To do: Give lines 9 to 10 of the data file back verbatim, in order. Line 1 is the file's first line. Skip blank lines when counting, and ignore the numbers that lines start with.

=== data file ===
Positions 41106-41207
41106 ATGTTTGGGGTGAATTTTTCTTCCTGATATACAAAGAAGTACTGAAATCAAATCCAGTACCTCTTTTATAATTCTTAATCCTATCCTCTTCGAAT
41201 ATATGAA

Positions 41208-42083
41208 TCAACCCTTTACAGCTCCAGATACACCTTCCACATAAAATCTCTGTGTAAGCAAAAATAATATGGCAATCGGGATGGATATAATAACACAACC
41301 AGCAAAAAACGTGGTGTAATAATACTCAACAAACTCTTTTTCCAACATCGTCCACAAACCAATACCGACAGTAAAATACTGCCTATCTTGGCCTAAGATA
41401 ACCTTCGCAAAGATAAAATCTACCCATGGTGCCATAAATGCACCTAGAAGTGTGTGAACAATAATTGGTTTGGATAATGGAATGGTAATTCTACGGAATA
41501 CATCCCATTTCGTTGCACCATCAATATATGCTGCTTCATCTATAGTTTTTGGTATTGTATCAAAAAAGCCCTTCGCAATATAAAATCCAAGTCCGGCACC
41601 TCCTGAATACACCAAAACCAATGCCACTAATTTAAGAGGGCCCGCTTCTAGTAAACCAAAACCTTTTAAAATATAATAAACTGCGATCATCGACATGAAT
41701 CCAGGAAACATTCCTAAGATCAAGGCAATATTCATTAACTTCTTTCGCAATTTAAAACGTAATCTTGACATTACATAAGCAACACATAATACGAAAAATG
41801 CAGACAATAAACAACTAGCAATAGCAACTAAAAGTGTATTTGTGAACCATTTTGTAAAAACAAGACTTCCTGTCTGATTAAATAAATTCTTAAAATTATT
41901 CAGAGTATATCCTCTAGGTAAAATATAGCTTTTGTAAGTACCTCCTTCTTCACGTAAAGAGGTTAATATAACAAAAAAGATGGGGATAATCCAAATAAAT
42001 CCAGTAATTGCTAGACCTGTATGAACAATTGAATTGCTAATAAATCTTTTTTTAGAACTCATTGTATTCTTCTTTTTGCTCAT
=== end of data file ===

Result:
41601 TCCTGAATACACCAAAACCAATGCCACTAATTTAAGAGGGCCCGCTTCTAGTAAACCAAAACCTTTTAAAATATAATAAACTGCGATCATCGACATGAAT
41701 CCAGGAAACATTCCTAAGATCAAGGCAATATTCATTAACTTCTTTCGCAATTTAAAACGTAATCTTGACATTACATAAGCAACACATAATACGAAAAATG